Episode 22 The Culture Show

Episode 22

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Hello and welcome to the Culture Show. Tonne the art of 2012, our


highlights from an extraordinary year complete with Re with


renaissance masters, all brought to you from the David Nash Exhibition.


Florence Welch revels in the renaissance. Michael Smith


experiences the speed of light. And the Southbank opens its academy,


sort of! But we begin with a cliffhanger,


this summer the town of bex hill on sea stage add tribute to one end of


a movie ending. Mark Kermode went The The tate The Italian Job,


complete with Minis in Union Jack formation, a cast of home-grown


greats, and a raft of killer one liners.


You are only supposed to blow the bloody doors off.


Plot resolves around a small time crook played by Michael Caine who


tries to nick �4 million of it taleion gold -- Italian gold.


But it is perhaps best known for having one of the most memorable


final sequences in film history. Disaster strikes just when our boys


think they are home and dry with the stolen gold and our hero


announces the film's final cliff hanging line.


Hang on a minute, lads. I got a great idea.


Farce forward 43 years to 2012 and the artist Richard Wilson has come


up with the idea of replicating the film moments of that film by


hanging a replica bus here in Bexhill-on-Sea.


Richard, we have a coach on the edge of the Delaware Pavilion.


Where did the great idea come from? It came from many, many different


notions. As you say, it is on the edge, it is half on something solid.


It is half on open space. We are on the water's edge. We are on land,


but we have got the sea. The sea runs out to the edge and we have


got sky. We are dealing with the edge of the building. It is lots of


things that come together to build a cliffhanger. We need to draw


people's attention to the building. What can I do that's iconic? That's


a cliffhanger. I started to think about that moment of the coach in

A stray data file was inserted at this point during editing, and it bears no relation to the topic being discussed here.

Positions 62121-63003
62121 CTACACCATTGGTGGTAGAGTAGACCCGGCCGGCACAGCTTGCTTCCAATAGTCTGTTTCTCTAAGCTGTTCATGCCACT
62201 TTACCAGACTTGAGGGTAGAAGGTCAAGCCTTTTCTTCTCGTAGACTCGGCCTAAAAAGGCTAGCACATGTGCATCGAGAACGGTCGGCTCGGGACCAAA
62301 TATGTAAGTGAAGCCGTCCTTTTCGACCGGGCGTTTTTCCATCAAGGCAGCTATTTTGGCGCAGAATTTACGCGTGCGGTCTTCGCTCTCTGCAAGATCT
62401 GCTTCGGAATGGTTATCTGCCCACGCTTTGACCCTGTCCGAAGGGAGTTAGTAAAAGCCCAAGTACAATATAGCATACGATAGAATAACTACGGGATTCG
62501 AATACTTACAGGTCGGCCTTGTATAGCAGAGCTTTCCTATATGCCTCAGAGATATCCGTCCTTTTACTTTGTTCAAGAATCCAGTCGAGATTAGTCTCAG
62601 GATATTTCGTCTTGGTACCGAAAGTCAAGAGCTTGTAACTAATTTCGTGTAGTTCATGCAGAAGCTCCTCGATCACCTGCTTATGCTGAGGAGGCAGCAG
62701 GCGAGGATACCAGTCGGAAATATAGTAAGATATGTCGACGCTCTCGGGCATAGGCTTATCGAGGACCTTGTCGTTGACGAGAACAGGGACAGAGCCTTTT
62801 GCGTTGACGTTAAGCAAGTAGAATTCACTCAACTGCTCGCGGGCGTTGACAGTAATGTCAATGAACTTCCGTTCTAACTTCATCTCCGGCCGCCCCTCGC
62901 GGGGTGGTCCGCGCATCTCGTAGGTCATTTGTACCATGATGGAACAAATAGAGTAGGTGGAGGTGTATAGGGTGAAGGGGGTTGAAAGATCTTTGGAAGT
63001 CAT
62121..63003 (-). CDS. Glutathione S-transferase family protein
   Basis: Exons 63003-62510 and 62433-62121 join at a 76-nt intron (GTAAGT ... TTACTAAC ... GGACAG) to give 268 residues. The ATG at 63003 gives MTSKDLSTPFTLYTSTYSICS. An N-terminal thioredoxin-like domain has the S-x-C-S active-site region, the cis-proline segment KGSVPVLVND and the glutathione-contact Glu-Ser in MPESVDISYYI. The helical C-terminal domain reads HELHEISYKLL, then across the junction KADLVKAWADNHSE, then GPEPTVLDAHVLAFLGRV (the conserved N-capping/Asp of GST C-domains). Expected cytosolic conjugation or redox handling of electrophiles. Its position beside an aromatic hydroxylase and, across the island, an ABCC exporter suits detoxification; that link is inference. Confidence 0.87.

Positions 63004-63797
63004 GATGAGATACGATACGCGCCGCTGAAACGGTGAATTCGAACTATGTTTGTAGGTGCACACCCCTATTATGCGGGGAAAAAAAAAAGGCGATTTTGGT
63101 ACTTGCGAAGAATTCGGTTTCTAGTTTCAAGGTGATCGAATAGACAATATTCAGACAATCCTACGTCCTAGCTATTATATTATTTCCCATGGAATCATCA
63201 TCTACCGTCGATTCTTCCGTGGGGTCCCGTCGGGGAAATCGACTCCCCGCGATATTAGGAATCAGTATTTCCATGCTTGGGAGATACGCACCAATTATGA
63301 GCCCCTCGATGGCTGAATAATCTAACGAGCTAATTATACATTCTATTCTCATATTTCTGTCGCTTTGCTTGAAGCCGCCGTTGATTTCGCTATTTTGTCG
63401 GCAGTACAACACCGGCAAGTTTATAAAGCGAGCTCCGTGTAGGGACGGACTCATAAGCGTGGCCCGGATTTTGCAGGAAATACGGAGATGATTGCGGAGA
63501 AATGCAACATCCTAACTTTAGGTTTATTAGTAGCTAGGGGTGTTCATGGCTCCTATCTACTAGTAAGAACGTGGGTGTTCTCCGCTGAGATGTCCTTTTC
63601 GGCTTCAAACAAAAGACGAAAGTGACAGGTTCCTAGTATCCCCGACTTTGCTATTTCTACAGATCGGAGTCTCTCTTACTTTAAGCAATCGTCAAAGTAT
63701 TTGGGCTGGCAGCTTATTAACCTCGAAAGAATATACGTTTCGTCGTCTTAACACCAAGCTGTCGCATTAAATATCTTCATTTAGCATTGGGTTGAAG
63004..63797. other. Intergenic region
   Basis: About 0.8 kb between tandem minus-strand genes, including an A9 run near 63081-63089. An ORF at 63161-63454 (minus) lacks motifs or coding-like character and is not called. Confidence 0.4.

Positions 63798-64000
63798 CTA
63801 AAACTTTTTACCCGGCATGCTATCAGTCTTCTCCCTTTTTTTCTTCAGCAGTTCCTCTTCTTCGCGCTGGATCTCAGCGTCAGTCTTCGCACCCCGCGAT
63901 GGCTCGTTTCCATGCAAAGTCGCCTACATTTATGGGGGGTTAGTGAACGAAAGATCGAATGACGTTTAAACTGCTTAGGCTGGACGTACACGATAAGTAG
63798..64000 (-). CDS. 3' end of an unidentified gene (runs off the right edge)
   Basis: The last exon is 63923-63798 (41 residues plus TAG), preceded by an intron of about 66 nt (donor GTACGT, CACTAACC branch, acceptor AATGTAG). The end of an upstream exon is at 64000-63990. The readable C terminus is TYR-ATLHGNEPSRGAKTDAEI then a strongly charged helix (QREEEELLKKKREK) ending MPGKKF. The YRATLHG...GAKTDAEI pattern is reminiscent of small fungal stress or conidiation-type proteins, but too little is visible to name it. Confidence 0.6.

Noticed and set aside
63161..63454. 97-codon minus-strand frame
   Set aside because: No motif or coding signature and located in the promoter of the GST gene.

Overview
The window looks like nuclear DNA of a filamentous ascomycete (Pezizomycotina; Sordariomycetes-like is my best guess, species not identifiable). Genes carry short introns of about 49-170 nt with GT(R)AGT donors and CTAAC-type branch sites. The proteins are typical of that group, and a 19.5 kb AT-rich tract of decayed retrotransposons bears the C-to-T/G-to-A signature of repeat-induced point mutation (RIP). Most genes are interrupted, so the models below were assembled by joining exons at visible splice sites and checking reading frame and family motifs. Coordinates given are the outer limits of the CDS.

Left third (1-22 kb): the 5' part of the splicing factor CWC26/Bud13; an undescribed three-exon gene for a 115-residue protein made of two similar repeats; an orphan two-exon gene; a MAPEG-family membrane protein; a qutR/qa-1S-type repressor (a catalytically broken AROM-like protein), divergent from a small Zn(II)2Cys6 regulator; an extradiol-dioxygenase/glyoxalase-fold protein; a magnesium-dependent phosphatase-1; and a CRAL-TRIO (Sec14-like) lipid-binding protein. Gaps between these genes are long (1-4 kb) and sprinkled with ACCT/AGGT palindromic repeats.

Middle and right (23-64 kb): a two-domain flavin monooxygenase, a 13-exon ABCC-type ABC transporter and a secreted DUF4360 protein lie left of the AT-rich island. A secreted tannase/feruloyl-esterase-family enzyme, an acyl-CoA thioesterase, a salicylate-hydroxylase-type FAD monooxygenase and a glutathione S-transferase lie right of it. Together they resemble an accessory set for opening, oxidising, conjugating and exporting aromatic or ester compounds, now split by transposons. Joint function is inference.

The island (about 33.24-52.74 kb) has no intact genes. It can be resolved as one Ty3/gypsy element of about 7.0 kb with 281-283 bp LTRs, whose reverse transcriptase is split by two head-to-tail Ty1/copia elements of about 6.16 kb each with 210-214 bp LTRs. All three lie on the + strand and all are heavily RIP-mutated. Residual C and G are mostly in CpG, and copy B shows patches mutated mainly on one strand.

that wonderful film The Italian Job, what can I do like that? It was so


obvious. Do it. Don't find something like that, reenacthat


cinematic moment on this icon building.


I've played with facades and I now want to play with an edge.


For over 20 years, Richard Wilson has been cre creating epic sight


intal lations. He chose to play with our perceptions of surface, by


spinning a section of a blag's facade. He flooded a room with oil


with a waist-high walkway. In 2000, he displayed a 15% cross


section of a ship. His next project will reveal the


solid embodiment of the void left by a spinning stunt plane. In these


works, Wilson is asking us to look again at the world we take for


granted. I'm taking imaginary which is


current and it is understood. If I'm working with a vocabulary of


forms that I've invented like a couple of my colleagues, where it


comes from the imagination, but doesn't have a reference point,


you're struggling a bit. If I take objects that exist in the real


world, people know those and and they are having a relationship with


them. What do you think is about The


Italian Job that captures the imagination after all these


generations? It is a caper, it is an action adventure, it is a


comedy? Key stone cops meet the lavender Hill mob. Getting the gold


and bringing it back. I could eat a horse.


To spend that time and effort and money to go and do something like


that and to botch it at the end, it is like watching England play


football! There are two things people are sniffy about, comedy and


action. If something makes somebody laugh, it will be spectacular. Do


you find the same thing is true in the sculpture world? If it is


spectacular, if it makes you laugh, it can be looked down on? I have


been fortunate in my career. There has always been an element of


humour. If you for example, take the piece up in Liverpool. You're


doing something with architecture that it doesn't do. Architecture


doesn't move. So people go, "Oh my god." You don't need to be versed


in art art grammar to get it. I like the considered that there is


so much information and imagery pouring into us now, I want to get


that snapshot look on things and by doing that, I have got to do that


little moment which is the structural daring. You can stay and


contemplate or you can move on. It is a great piece.


Congratulations. Next, Yayoi Kusama is one of the


most intriguing artists of our time. At 83 she lives in a psychiatric


psychiatric institution, but producing art that dazzles or stuns.


Alistair went to see an exhibition of her work at Tait Modern.


-- Tate Modernpm Princess of poke co dots produced a range of work


over her 60 year career. Abstract paintings and and sculptures,